3. I typically begin all my prints with a skirt. In Simplify3D, when there are multiple processes the skirt for all processes is generated by just one of them - the the bottom image. Since we're using separate processes to distinguish objects, for that one first object that generates the skirt the min & max XY positions that RRF calculates are incorrect as it will be using the bounding box of the skirt instead. After a quick check, the same is true for brims. I therefore wonder if it's feasible to make RRF look for the ; feature skirt comment and de-select whatever object RRF thinks is current? I think that would solve this issue.

    ; process Object1
    ; feature inner perimeter
    ; tool H0.150 W0.430
    --snip--
    G1 X39.198 Y52.512 E0.0078
    G1 X38.924 Y52.350 E0.0085
    G1 X38.794 Y52.260 E0.0042
    G1 X38.525 Y52.030 E0.0095
    G1 X38.340 Y51.840 E0.0071
    G1 X38.142 Y51.597 E0.0084
    G1 X37.798 Y51.060 E0.0171
    G1 X37.626 Y50.715 E0.0103
    G1 X37.479 Y50.360 E0.0103
    G1 X37.407 Y50.144 E0.0061
    G1 X37.312 Y49.859 F1080
    G1 X37.190 Y49.371 F1080
    G1 X37.103 Y48.914
    G1 X37.038 Y48.416
    G1 X37.001 Y47.909
    G1 X37.001 Y47.888
    ; feature infill
    ; tool H0.150 W0.452
    G1 X38.236 Y47.816 F9000
    G1 X41.993 Y47.816 E0.1058 F2160
    G1 X42.293 Y47.816 F2160
    G1 X40.293 Y47.816 E-2.7778 F2160
    G1 E-1.2222 F3000
    G1 Z2.899 F600
    G1 X38.338 Y46.274 F9000
    G1 Z2.599 F600
    G1 E4.0000 F3000
    G1 X39.779 Y43.780 E0.0811 F2160
    G1 X39.929 Y43.520 F2160
    G1 X38.929 Y45.252 E-2.7778 F2160
    G1 E-1.2222 F3000
    
    ; process Object2
    ; feature inner perimeter
    ; tool H0.150 W0.430
    --snip (cancelled object)--
    
    ; process Object4
    ; feature inner perimeter
    ; tool H0.150 W0.430
    G1 Z2.899 F600
    G1 X80.765 Y66.837 F9000
    G1 X80.733 Y66.820
    G1 X80.336 Y66.675
    G1 X80.007 Y66.610
    G1 X79.675 Y66.595
    G1 X79.081 Y51.759
    G1 Z2.599 F600
    G1 E4.0000 F3000
    G1 X78.944 Y51.686 E0.0042 F1620
    G1 X78.775 Y51.570 E0.0055
    G1 X78.541 Y51.366 E0.0083
    G1 X78.355 Y51.156 E0.0075
    G1 X78.203 Y50.953 E0.0068
    G1 X78.060 Y50.724 E0.0072
    G1 X77.960 Y50.536 E0.0057
    G1 X77.787 Y50.159 E0.0111
    G1 X77.710 Y49.957 E0.0058
    G1 X77.603 Y49.622 E0.0094
    G1 X77.524 Y49.322 E0.0083
    

    2020-05-03 (1).png
    2020-05-03.png



  • Excellent post. Thanks for tagging me I enjoyed the read.

    I am not actively experimenting with this, so I have no input myself. I'm actively watching it, though, as I've asked the developers of IceSL to include the necessary changes to allow printer profiles to label objects for cancellation.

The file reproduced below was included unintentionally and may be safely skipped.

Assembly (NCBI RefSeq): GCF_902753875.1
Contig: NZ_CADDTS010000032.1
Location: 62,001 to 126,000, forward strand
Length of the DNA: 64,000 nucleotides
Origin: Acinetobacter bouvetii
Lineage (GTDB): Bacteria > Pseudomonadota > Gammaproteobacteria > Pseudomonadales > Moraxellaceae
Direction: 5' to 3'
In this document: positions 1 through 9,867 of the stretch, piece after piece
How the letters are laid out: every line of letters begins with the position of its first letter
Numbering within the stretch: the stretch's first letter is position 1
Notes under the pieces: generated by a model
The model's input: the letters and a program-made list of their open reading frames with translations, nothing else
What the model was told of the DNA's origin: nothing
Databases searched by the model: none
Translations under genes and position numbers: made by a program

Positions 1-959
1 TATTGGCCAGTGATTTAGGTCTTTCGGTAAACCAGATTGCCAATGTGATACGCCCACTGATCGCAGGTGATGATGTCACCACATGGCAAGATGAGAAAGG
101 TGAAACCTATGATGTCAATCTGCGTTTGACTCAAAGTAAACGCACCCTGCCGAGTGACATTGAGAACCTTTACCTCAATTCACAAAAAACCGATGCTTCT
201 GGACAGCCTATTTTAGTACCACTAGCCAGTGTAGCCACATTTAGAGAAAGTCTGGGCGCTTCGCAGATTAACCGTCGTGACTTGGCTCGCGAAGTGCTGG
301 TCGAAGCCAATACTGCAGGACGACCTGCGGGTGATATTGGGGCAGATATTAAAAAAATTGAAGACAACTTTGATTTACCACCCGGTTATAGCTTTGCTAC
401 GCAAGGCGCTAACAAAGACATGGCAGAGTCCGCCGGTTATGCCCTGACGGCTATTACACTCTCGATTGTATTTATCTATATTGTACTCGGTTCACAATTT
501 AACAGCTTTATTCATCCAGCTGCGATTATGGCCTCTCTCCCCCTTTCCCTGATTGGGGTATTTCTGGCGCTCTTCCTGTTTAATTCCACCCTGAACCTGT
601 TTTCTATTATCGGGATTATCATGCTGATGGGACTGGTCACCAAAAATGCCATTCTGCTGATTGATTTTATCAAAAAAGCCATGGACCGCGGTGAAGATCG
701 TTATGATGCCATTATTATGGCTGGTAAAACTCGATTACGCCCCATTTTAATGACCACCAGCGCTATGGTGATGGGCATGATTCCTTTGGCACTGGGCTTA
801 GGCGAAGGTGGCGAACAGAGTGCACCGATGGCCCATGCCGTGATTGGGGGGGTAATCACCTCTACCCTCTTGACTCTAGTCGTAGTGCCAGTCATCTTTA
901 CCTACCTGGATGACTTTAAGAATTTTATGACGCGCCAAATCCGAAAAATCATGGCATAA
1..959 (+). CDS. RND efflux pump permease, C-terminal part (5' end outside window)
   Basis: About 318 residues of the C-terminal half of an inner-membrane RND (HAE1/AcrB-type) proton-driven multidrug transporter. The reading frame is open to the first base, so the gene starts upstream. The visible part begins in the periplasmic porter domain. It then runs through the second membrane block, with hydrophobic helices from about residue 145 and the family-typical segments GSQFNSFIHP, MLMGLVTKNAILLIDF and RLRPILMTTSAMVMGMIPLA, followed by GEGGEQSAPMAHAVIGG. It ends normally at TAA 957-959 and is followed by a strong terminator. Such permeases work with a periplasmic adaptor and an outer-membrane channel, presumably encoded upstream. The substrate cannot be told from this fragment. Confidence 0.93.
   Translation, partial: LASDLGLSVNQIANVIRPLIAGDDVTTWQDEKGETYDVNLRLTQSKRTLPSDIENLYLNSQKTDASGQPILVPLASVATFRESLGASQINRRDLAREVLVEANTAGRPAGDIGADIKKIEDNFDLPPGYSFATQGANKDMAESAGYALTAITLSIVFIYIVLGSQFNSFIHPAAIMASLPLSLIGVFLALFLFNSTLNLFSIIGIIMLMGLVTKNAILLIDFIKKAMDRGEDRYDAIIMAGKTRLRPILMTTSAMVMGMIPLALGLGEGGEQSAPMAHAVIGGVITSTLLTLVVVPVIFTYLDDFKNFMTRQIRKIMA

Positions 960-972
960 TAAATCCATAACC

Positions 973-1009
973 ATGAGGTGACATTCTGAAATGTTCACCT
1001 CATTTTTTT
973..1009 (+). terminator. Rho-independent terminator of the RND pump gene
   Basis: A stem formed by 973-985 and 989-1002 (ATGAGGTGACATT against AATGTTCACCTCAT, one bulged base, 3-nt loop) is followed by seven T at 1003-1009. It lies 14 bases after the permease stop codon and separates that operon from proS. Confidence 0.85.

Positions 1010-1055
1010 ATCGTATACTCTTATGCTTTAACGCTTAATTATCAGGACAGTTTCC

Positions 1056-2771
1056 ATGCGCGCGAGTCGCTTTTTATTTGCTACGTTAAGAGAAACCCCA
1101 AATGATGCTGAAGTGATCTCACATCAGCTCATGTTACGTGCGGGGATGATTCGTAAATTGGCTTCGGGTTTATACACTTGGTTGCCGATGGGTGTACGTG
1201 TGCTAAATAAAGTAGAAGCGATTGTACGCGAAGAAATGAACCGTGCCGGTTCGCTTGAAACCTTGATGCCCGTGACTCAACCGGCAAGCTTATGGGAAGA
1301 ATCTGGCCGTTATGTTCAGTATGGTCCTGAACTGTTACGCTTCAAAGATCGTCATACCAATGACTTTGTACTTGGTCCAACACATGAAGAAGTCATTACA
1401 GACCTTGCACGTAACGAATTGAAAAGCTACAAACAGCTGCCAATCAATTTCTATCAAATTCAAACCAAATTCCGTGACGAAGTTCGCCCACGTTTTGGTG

As for your skirt/brim problem with S3D. Let's not go too far catering to S3D's gcode. If they don't manage to get 5.0 out anytime soon, their company is as good as done. I'm very actively looking for ways to move away from S3D totally. We should demand slicers do things properly instead of bloating a codebase to cater to odd scenarios.

    In terms of that last point, cancelling an object on the first few layers is something I brought up in one of these threads as something that would be useful. At the same time, I realize that most use cases would have the cancellation come much farther along into the print, where ignoring or catering to the skirt/brim may not be necessary. However, does the x/y extent calculation when a skirt/brim is present interfere with proper cancellation behaviour?



  • @bot said in Cancel individual objects on the build plate:

    Excellent post. Thanks for tagging me I enjoyed the read.

    Thanks. Unfortunately it's drilled into me to be as complete as possible when documenting features or bugs, so I know I can sometime go on a bit. Glad it was of interest.

    As for your skirt/brim problem with S3D. Let's not go too far catering to S3D's gcode. If they don't manage to get 5.0 out anytime soon, their company is as good as done. I'm very actively looking for ways to move away from S3D totally. We should demand slicers do things properly instead of bloating a codebase to cater to odd scenarios.

    Indeed. I agree that catering too far for S3D's code (or any particular slicer) isn't the right way to go about producing the right output from an input that's fundamentally wrong. However, while like you, I'd love to move away from Simplify (probably to PrusaSlicer), unfortunately for what I use it for both at home and work there's still nothing that comes close to Simplify. Though I do agree that unless they get a new release out soon, they'll be dead.